Laven, Arnold: Director Career; Filmography

Arnold Laven, February 3, 1922 – September 13, 2009

He was one of the founders of the American film and television production company Levy-Gardner-Laven.

Laven was a producer of he long-running western television series “The Rifleman and The Big Valley.

Among the movies he directed were: Without Warning!, The Rack, The Monster That Challenged the World, Geronimo, Rough Night in Jericho, and Sam Whiskey.

In the 1970s and early 1980s, Laven directed dozens of episodes of TV series, including episodes of Mannix, The A-Team, Hill Street Blues, The Six Million Dollar Man, Fantasy Island, The Rockford Files and CHiPs.

Laven was born in Chicago, Illinois, and moved to Los Angeles with his family in the late 1930s. He got his start in entertainment working as a mail room messenger at Warner.

During World War II, Laven was assigned to the U.S. Army Air Forces’ First Motion Picture Unit, the first unit of the United States military to be made up entirely of motion picture personnel. The unit made training films from 1942–1945 at the old Hal Roach motion picture lot.

Laven said that the films they made were not “phony” Hollywood war films: “They had to be approved by the higher-ups in the Air Force. They had to be technically accurate in every possible way.”

The unit included actors George Montgomery, Arthur Kennedy, Alan Ladd, William Holden, and DeForest Kelley. Army Capt. Ronald Reagan was the unit’s personnel officer.

Laven described the First Motion Picture Unit as “the best film school in the world,” as participants learned all aspects of the movie industry. He worked briefly in front of the camera as an extra in the pilot training short, “Live and Learn.”

After the war, Laven held jobs as a script supervisor, dialogue director, and press agent.  He worked on William Wyler’s The Best Years of Our Lives and Fred Zinnemann’s Teresa.

In September 1951, Laven formed a production company with Jules V. Levy and Arthur Gardner, both of whom he had met in the First Motion Picture Unit. The company, which eventually became Levy-Gardner-Laven, was initially called “Allart Pictures, Inc.”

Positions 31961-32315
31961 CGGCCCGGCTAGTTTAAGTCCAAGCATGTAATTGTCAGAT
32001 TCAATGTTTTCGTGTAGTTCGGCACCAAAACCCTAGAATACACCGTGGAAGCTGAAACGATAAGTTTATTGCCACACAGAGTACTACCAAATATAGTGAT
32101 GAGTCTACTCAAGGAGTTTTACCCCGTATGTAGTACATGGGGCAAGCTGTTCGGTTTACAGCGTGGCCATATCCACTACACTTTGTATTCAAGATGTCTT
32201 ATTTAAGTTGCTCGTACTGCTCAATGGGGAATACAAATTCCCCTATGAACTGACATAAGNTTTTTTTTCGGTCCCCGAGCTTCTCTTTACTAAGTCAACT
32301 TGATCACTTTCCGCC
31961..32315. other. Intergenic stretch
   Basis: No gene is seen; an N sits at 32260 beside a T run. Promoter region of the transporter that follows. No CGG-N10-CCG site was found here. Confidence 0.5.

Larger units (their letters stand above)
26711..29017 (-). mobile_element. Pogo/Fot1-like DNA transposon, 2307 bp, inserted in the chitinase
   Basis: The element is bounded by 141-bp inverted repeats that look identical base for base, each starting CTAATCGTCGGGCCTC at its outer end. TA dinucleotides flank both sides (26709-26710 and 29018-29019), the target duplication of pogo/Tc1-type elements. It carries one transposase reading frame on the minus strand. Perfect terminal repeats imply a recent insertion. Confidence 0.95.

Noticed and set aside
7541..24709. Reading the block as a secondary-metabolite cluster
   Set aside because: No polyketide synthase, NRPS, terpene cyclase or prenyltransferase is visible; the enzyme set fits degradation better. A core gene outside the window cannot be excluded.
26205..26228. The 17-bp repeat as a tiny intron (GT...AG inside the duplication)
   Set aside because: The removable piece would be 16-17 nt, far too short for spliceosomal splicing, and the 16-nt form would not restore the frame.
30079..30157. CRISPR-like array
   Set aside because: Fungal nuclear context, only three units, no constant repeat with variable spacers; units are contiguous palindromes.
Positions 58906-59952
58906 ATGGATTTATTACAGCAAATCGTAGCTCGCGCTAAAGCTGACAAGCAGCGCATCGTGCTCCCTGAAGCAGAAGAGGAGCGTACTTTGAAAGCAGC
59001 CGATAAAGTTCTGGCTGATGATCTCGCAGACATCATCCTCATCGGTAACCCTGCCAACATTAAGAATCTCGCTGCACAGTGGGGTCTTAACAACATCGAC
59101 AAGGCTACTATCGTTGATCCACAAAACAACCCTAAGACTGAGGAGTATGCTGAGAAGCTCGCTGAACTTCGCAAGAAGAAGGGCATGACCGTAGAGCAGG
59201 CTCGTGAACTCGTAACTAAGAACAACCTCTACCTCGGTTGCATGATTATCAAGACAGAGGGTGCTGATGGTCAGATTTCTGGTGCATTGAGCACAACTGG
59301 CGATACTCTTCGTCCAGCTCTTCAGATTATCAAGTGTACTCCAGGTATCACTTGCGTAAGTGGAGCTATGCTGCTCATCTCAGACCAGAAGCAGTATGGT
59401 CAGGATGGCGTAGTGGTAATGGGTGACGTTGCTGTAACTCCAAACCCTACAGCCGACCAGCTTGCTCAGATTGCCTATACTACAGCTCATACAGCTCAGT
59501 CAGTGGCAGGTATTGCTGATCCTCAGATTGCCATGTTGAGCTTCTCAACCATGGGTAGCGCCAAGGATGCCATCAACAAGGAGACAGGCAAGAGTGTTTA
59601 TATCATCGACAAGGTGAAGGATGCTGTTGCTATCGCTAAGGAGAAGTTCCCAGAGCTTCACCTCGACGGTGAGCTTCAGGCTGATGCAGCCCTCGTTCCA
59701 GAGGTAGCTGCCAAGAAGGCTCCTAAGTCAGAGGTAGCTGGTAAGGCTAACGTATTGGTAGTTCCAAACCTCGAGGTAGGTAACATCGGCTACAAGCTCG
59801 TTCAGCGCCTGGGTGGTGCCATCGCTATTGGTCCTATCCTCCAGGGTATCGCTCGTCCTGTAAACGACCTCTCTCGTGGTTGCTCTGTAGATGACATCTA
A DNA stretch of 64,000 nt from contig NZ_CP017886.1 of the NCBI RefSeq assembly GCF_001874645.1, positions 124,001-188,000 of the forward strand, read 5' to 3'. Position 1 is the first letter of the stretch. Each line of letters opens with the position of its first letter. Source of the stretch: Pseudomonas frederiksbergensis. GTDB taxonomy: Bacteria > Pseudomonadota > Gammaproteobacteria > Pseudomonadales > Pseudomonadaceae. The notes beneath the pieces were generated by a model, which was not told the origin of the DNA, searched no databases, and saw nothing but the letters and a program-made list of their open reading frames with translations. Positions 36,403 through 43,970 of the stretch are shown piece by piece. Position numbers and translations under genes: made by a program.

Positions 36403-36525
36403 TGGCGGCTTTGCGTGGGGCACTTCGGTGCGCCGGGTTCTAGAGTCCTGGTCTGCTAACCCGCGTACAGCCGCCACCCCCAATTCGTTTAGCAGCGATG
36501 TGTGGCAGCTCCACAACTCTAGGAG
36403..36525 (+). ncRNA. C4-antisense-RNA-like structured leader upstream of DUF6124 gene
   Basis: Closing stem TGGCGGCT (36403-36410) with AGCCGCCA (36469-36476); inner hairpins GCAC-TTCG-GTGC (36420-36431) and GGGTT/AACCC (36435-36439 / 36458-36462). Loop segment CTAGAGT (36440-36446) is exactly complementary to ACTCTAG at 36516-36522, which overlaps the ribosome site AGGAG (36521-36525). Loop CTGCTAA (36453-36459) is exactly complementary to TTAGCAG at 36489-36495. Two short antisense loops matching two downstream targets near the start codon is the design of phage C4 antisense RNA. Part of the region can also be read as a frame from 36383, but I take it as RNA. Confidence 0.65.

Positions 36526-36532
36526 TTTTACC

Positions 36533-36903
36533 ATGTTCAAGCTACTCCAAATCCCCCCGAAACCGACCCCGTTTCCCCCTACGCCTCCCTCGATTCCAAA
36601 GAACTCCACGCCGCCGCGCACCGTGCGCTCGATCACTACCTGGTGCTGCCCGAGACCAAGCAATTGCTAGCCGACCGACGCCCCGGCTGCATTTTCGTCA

Laven helmed their first feature, Without Warning!, a thriller about a psychopathic killer on the loose. Adam Williams was cast as a gardener who murdered women with his garden shears. Made on a small budget, the film was shot on the streets of Los Angeles—on the Hollywood Freeway, in Chavez Ravine, at the Produce Terminal, and plant nurseries, cocktail bars, and taxi offices.

Though it cost less than $100,000, Sol Lesser saw Three Fellows and was so impressed that he bought an interest in it and arranged for its release. He put the trio under contract to make two pictures annually for three years.

The trio then made Vice Squad, a 1953 detective drama directed by Laven and starring Edward G. Robinson and Adam Williams.

The third feature, Down Three Dark Streets, was another semi-documentary-film noir starring Broderick Crawford as an FBI agent. The film’s climax took place around the Hollywood Sign.

In 1956, Laven went out on his own to direct The Rack, a drama starring Paul Newman and Lee Marvin about a soldier who is court-martialed for collaborating with the enemy after spending two years in a North Korean prison camp. The film was based on a United States Steel Hour program written by Rod Serling.